211 of 270 people found the following review helpful
on June 13, 2006
This book is a mixture of interesting examples of the ways in which our imagination is imperfect, and an imperfect defence of Gilbert's professional world view. The examples are clearly described, and prove engaging and surprising. The world view is presented piecemeal and tendentiously, and when finally extracted from the frothy prose it is less than appealing.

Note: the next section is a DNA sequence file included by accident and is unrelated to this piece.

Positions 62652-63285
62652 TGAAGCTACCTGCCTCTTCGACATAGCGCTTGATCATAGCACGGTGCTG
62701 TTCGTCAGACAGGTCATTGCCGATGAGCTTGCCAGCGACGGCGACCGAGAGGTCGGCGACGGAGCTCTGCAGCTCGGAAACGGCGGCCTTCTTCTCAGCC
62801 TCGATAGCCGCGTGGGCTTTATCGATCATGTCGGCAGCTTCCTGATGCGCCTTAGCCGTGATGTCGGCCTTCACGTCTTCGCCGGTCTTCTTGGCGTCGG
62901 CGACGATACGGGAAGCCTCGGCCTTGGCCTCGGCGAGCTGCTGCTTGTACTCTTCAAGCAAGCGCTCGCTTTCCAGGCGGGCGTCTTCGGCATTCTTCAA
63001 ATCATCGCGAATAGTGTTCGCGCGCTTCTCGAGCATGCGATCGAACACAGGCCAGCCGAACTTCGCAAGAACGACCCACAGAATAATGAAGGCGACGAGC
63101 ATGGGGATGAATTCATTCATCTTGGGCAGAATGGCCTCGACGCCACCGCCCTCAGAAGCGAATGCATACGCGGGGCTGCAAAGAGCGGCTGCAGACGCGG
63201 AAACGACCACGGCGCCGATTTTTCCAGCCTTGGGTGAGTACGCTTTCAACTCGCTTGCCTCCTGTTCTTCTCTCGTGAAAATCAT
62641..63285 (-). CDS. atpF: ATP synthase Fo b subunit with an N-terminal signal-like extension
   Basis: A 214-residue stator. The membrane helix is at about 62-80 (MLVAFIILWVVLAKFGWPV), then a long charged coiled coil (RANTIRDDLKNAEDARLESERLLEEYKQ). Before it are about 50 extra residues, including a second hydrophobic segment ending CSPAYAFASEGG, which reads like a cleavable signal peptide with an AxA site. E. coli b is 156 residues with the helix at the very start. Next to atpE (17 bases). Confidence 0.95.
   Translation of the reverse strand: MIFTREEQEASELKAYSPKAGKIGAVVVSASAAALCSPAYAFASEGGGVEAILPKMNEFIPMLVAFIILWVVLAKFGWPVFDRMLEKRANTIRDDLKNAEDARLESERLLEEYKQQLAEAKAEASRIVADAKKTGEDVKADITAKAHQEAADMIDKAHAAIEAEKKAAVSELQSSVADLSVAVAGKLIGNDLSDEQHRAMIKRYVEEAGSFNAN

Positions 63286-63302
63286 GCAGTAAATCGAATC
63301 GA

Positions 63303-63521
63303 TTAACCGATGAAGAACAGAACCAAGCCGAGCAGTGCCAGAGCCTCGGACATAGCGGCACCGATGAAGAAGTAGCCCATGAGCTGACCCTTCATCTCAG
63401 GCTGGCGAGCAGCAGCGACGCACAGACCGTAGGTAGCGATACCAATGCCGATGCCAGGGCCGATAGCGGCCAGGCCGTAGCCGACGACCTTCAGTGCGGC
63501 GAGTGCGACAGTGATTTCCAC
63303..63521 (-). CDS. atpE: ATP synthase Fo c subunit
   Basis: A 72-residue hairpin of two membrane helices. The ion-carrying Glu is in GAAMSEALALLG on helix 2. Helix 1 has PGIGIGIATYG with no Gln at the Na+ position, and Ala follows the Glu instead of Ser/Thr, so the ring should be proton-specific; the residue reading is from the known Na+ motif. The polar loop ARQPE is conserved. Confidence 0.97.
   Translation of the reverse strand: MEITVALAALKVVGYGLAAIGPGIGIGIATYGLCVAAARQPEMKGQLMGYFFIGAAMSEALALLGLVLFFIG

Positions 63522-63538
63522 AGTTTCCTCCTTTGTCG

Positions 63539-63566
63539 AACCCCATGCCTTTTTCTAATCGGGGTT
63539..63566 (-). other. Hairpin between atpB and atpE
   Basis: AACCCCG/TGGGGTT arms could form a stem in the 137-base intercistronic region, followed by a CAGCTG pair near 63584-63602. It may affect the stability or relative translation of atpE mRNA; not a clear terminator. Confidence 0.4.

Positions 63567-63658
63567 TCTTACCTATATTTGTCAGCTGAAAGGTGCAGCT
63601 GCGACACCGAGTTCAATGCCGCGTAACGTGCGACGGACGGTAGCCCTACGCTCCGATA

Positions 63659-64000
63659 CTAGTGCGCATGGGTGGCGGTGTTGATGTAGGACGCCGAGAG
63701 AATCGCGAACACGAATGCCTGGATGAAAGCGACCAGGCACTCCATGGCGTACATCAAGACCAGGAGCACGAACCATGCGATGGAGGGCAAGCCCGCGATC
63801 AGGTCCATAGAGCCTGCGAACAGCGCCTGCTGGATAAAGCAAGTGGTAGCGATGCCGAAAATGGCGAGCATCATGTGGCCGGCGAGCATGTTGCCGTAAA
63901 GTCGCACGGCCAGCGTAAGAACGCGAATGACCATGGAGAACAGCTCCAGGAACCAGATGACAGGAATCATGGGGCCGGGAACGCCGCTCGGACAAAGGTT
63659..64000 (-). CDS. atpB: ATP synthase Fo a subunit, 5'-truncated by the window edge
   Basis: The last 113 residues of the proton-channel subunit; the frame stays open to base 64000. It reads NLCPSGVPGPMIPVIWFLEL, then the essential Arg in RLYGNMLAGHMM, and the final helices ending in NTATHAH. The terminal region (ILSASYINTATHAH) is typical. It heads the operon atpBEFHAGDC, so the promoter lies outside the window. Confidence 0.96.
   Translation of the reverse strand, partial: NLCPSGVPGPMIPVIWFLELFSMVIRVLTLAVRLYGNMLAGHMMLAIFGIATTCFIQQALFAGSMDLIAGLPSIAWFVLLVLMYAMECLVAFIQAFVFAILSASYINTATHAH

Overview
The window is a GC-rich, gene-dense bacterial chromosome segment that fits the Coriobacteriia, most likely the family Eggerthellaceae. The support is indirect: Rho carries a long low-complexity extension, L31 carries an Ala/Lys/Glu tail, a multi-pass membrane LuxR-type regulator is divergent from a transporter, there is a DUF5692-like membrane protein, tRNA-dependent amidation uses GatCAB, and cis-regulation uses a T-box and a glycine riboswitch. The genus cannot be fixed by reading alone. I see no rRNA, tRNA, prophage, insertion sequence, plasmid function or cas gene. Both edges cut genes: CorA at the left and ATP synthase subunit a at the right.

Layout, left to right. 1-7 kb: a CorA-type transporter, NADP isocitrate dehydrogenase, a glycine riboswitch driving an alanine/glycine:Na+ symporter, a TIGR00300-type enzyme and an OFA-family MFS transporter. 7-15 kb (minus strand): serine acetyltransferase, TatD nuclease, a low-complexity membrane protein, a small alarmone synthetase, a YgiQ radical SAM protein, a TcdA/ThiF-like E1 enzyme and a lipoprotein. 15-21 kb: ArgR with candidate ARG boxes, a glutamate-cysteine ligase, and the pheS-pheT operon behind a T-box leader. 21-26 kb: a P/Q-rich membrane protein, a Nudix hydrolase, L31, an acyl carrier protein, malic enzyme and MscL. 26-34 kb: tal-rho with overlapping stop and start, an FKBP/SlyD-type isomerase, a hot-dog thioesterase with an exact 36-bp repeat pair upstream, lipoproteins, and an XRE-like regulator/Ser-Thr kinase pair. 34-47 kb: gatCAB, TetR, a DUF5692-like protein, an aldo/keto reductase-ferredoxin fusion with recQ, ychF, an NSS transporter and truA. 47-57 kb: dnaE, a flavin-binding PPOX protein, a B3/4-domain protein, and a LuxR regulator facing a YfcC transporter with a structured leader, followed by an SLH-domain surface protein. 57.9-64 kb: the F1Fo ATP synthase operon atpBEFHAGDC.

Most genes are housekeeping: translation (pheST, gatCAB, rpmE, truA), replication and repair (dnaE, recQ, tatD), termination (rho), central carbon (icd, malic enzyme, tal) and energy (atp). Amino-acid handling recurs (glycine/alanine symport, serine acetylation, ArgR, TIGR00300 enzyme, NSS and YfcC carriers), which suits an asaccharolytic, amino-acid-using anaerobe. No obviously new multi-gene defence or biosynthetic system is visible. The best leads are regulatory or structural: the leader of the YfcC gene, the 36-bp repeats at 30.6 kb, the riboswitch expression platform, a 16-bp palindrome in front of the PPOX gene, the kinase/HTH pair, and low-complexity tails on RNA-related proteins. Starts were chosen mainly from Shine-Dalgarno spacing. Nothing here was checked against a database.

Gilbert's world view can be roughly labelled formal hedonism. He upholds the contention that humans are ultimately motivated by the maximization of their own happiness, where happiness is best considered in terms of a felt experience of brief duration - a sensation within a moment. Following from this, a person's happiness over a longer period of time is simply the sum total of the amounts of happiness contained in the moments. In this world view, a person behaves `rationally' when they act to maximize this sum total of happy moments, and they make a `mistake' when they fail to do so. Note that the place of each moment is irrelevant - it is only the total that counts - so to prefer a particular shape to the distribution of one's happiness, in preference to maximizing the overall `amount' of happiness, is irrational. His view is extreme, but it and more sophisticated variants are accepted within academic psychology and economic theory, to the detriment of both. Gilbert slips ambiguously between implying that his is a descriptive theory, that is, he is reporting what humans do in fact want, and implying that it is a normative theory, telling us that this is what we should want (on pain of being irrational).